The second was at our local village fete.  Given the size of our village, this fete (especially the ever-expanding dog show) punches well above its weight.  It also has the benefit of always having nice, sunny weather – I don’t know how the organisers manage that!

Horsley Village Fete Morris Dancers In Full Swing

While Long-Suffering Wife crowned days of organisation and food preparation by slaving away managing the teas and cakes service in the Village Hall, I stood in blazing September sun in front of or climate action group stall trying to catch the eye of passers-by that I could have a chat with.  Speaking to strangers is something I am not comfortable with but I now know enough village people well enough to intrude on their fun by saying a few words about the climate emergency before moving on to other village news. 

Our Climate Action Network Stall At The Horsley Village Fete

It’s more tiring than expected though – or again is this just because I’m getting soft in retirement?  I was glad that I had the excuse of a football game to see and could slope off well before the end (especially as my team, Forest Green Rovers, won to go top of their league).  I offset my feebleness and lack of stamina on our fete stall by spending a few hours afterwards collating the results of some informal surveys we conducted.  So I feel I did ‘my bit’.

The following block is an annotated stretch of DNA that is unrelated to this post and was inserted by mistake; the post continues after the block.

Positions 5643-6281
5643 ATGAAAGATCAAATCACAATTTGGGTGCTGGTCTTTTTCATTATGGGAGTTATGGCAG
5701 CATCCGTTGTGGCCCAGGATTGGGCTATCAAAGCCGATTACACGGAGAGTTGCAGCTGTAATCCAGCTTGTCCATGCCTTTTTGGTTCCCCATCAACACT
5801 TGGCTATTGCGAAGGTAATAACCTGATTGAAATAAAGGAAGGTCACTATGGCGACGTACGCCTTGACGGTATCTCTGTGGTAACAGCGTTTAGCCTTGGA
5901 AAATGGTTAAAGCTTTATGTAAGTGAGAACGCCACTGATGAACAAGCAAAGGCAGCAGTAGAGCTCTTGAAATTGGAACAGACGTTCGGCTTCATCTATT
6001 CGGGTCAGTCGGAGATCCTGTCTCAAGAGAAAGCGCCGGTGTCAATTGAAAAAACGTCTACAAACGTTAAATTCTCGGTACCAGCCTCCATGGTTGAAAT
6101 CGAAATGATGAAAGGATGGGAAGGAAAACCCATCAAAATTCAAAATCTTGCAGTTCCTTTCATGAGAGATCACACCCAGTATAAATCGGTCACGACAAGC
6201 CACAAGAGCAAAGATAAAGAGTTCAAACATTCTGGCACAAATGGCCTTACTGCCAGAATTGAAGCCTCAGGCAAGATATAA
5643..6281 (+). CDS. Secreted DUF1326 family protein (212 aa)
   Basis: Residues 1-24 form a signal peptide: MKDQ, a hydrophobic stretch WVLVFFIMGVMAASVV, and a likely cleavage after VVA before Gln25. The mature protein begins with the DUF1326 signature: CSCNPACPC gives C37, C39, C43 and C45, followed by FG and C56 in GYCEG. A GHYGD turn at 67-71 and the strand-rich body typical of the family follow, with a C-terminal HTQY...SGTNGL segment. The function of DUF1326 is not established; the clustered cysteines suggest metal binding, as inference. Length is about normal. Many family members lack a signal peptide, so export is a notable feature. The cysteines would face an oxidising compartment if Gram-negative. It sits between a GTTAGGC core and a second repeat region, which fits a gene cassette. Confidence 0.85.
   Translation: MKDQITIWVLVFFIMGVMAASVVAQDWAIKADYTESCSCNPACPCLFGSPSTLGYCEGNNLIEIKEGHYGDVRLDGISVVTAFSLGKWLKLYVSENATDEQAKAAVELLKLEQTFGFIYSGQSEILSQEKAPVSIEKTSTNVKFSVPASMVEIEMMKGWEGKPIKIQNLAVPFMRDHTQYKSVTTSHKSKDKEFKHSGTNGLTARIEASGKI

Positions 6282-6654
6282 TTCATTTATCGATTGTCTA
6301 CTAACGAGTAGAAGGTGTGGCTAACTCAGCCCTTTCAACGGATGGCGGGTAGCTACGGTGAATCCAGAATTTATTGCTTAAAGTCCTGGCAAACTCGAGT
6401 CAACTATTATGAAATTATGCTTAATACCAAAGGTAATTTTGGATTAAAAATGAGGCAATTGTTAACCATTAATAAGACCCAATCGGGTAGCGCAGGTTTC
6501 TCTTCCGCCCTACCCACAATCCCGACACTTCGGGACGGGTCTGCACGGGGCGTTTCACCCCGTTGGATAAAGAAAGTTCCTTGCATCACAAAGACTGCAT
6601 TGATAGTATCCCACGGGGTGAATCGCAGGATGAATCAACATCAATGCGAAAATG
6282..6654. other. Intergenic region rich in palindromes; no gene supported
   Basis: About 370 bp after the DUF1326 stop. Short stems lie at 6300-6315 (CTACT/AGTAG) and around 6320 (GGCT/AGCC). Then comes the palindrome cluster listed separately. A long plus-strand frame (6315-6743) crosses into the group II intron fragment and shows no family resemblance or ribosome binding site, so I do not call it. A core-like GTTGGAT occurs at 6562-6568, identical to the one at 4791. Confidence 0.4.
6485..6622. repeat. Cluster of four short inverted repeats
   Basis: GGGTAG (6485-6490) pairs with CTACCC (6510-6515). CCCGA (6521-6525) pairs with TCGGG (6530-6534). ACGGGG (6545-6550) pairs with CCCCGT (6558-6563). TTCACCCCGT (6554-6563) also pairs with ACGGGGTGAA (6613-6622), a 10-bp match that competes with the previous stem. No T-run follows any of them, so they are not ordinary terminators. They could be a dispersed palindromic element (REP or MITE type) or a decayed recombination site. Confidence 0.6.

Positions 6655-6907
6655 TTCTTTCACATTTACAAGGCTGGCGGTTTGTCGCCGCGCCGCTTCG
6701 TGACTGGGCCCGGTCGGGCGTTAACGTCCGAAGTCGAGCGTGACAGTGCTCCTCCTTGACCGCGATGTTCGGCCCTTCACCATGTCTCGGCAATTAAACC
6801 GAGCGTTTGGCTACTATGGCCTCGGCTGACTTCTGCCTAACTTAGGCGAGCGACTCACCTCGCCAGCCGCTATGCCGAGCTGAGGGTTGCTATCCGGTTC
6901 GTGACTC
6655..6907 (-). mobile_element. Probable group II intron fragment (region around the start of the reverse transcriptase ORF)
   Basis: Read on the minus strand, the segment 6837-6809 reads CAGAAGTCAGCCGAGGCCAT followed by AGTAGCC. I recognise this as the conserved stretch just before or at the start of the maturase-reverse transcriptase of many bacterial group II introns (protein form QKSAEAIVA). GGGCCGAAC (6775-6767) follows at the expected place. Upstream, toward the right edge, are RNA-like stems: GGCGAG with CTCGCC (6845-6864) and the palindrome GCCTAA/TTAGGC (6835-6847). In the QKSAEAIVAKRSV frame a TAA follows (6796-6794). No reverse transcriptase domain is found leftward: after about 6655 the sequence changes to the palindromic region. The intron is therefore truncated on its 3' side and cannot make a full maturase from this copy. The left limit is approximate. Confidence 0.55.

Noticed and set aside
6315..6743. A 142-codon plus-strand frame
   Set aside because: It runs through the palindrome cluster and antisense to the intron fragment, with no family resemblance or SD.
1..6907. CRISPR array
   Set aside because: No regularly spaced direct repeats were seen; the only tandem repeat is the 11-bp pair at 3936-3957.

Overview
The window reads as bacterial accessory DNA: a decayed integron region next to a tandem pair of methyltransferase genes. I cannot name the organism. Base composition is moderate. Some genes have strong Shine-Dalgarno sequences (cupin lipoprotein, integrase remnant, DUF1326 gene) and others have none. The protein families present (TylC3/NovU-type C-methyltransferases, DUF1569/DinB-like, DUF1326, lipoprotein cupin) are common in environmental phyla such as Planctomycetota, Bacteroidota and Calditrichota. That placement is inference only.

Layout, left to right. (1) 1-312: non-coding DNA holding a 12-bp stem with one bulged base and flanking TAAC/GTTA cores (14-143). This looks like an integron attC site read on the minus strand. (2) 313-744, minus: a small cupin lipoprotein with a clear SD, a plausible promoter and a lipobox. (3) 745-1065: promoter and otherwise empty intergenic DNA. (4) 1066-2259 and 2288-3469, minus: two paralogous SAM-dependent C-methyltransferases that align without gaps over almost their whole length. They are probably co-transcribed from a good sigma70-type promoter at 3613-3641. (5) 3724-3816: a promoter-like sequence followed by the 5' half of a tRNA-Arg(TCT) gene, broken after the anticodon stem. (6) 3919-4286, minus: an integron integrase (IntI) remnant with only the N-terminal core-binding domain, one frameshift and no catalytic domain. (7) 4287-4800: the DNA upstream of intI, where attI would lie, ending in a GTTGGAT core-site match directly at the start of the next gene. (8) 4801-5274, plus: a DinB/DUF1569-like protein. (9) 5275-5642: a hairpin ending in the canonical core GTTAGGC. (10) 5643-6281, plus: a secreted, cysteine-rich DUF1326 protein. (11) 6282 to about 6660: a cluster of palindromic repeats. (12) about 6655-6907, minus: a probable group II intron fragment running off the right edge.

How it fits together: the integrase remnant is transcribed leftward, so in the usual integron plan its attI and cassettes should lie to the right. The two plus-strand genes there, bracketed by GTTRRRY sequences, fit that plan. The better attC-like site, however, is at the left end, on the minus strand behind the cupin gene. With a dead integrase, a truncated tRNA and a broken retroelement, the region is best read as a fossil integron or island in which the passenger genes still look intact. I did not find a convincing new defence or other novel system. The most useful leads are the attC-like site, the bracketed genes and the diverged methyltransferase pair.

A highlight in the activities of our climate action group in the last few weeks has been a visit to a local farm where the farmer is trying to farm sustainably.  It was a fascinating visit even though the weather was at the other end of the scale from that we had at the fete – cold, wet and windy.

The farmer is what he called a ‘generational farmer’; that is someone who is part of a family tree that has farmed the land for generations and who hopes to pass it on to his kids.  That is important since he therefore has a vested interest in thinking about the long term health of the farmland he owns and has a sense of stewardship for. 

View Towards Horsley Village From The Farm

He emphasised the need for corridors (such as overgrown hedges) for wildlife through what he called a ‘mosaic’ of different habitats and productive fields.  He strives for a balance between his responsibility to produce food for the nation (and make enough profit) and the need to maintain biodiversity and soil health (so there is longevity to that profitability).  Some of what he is doing is experimental.  In most cases, the sustainable agricultural activity has a clear, short term cost but an unclear, long term benefit.  It is an act of faith that is only justifiable to the farmer personally because he and his family hope to farm the land for decades.